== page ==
Looper sees Joseph Gordon Levitt collaborate for a second time with director Rian Johnson, their last project together was the brilliant, Brick. Bringing on board some more star power in the form of Bruce Willis and Emily Blunt and switching his highly intelligent script writing skills to the genre of sci-fi this film had a hell of a lot going for it. Not to mention a multitude of five star reviews from all over the place. So come opening night, this Friday, I was very excited to go and see what all the fuss was about.
It started off very intriguingly the idea of the looper is maybe not the most original but with Johnson’s writing it feels fresh and the plot build up is very good. But overall, the film never actually goes much further. The story revolves around a boy with Telekinesis or ‘TK’ as it’s become known in the future, a mutation that a small section of the population have developed. This little boy has it a lot stronger than most but the whole process of how this condition came to be is never even spoken about let alone explained and this leads to it being quite hard to care about. The first half is so much better than the first as the character of Gordon Levitt and his job as a Looper is so much more fleshed out than that of the TK. It’s worth pointing out at this point that, if you don’t know already, Gordon Levitt and Bruce Willis actually play the same character, Willis being from even further in the future, and they’ve attempted to make up Gordon Levitt to look a bit more like Willis and, I think, have done a pretty good job even if it is slightly weird to look at.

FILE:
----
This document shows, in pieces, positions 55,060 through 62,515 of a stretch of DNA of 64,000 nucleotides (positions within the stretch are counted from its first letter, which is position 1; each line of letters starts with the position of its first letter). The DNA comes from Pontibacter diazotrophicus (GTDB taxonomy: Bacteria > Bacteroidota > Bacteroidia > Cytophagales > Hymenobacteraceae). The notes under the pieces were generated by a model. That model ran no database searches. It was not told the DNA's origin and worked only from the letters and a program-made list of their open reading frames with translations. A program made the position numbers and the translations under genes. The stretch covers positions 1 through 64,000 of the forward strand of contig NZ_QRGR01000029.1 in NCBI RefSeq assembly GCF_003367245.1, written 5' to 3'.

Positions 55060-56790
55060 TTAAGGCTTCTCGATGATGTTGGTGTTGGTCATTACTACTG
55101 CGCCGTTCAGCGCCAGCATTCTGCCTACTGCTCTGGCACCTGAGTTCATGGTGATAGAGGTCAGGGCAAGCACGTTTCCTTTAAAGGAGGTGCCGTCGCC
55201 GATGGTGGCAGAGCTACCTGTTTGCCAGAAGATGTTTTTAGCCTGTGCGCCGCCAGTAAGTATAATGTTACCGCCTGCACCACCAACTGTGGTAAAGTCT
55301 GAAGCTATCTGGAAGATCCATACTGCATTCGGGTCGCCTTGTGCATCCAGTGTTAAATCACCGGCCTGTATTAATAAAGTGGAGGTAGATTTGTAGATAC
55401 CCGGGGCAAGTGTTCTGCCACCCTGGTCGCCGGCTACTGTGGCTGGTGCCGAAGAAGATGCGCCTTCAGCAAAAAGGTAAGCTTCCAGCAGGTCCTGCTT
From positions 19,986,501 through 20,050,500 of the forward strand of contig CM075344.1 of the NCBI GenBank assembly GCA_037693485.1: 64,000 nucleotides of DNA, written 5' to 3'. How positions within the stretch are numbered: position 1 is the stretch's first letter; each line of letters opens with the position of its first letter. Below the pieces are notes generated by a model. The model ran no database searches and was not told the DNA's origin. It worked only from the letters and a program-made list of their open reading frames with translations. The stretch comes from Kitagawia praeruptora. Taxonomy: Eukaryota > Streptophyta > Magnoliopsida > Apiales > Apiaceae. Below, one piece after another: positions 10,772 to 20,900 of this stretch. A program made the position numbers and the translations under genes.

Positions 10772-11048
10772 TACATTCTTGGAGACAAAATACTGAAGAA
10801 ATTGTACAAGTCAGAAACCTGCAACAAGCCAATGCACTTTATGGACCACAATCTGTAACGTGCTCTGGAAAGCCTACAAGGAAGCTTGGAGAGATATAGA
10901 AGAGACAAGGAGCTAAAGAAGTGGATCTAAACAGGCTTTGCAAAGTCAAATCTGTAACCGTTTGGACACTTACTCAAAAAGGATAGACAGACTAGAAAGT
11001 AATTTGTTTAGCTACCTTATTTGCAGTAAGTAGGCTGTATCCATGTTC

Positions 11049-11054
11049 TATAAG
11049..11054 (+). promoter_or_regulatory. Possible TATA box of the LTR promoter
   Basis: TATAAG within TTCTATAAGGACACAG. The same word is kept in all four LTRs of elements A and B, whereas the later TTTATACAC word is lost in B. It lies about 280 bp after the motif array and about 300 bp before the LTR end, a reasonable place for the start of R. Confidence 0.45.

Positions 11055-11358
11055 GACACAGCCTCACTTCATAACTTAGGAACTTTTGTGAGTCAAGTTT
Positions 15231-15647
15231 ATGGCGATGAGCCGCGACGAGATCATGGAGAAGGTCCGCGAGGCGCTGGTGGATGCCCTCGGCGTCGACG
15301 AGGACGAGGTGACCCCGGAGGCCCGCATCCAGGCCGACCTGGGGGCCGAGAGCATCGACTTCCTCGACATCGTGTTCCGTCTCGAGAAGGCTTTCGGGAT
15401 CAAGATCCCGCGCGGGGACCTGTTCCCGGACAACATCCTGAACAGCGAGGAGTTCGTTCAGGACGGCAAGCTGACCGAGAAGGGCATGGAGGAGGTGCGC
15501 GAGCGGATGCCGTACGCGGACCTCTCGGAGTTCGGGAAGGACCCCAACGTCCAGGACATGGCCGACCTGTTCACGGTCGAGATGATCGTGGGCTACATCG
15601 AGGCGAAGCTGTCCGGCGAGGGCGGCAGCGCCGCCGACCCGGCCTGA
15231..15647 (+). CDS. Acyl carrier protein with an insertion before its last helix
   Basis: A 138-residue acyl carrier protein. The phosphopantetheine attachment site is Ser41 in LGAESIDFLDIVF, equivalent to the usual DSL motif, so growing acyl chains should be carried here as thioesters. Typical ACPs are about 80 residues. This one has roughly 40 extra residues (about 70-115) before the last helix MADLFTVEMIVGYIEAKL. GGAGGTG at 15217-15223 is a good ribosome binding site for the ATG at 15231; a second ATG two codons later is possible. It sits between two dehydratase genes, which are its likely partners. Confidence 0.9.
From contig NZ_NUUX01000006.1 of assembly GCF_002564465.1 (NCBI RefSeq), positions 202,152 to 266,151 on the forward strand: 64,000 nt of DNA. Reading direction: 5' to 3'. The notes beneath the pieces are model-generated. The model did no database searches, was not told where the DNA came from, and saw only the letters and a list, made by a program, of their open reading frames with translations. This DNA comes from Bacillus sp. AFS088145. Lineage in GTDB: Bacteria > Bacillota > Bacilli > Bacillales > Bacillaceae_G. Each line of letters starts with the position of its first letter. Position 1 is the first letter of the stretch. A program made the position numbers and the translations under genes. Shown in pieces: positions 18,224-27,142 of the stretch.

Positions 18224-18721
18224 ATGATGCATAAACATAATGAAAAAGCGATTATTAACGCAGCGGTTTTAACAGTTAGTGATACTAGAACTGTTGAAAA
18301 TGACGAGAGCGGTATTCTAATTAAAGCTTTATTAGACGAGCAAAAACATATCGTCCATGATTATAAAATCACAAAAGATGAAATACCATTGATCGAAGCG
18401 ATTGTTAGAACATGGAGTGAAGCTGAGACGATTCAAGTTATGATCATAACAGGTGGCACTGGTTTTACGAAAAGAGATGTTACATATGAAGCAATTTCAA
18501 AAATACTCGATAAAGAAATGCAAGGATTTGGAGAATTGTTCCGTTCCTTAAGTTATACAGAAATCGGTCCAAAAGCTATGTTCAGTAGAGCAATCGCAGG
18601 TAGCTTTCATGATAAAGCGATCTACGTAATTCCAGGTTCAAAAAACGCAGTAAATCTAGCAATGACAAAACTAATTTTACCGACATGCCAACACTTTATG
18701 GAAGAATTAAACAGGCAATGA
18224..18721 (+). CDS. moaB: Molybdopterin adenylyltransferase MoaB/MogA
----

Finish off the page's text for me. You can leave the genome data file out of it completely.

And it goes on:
The plot ticks along nicely and it really is a very gripping story but the main problem is that it never fully gets going. As far as I can remember there aren’t any really big action set-pieces which is slightly odd for something billed as an action film. Total Film’s comparison to The Matrix is completely ridiculous, Looper isn’t even in the same division as the sci-fi that changed everything. It is, unfortunately, very middle of the road, doing very little to separate itself from the constant Hollywood output of 12A sci-fi actioners that are big on budget but small on ideas.
While it’s not that bad a film it nowhere near lives up to it’s hype and that makes it seem a lot worse than it would’ve been had I gone with no expectations but nonetheless it’s really not all it’s cracked up to be.